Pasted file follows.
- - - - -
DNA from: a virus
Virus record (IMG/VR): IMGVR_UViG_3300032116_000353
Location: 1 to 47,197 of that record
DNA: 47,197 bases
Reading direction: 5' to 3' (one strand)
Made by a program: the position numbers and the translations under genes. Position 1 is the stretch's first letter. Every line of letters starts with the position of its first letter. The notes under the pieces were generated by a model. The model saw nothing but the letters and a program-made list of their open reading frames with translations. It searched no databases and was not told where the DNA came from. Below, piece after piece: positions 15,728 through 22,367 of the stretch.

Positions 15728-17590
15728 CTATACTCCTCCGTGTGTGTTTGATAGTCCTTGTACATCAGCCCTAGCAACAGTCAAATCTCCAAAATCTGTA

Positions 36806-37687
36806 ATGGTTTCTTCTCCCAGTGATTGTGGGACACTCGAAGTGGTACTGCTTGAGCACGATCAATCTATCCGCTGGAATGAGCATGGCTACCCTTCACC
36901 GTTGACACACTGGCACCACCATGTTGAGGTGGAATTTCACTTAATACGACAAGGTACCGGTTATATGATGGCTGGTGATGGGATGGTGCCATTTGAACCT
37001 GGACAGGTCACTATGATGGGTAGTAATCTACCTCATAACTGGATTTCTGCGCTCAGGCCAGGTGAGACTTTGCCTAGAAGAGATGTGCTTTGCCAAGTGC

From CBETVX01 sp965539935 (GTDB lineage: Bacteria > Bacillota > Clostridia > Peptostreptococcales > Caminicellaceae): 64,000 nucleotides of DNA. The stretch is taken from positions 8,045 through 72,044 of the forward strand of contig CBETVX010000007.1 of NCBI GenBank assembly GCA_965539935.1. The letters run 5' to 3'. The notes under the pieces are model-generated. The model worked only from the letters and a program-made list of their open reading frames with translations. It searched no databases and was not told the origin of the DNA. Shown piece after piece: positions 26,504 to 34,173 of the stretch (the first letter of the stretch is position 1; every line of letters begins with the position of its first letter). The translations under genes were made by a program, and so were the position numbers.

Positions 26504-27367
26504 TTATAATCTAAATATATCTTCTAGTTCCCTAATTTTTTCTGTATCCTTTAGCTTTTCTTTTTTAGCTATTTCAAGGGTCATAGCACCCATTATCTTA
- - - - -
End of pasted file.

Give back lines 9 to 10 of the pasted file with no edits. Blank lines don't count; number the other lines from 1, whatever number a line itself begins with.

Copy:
Positions 36806-37687
36806 ATGGTTTCTTCTCCCAGTGATTGTGGGACACTCGAAGTGGTACTGCTTGAGCACGATCAATCTATCCGCTGGAATGAGCATGGCTACCCTTCACC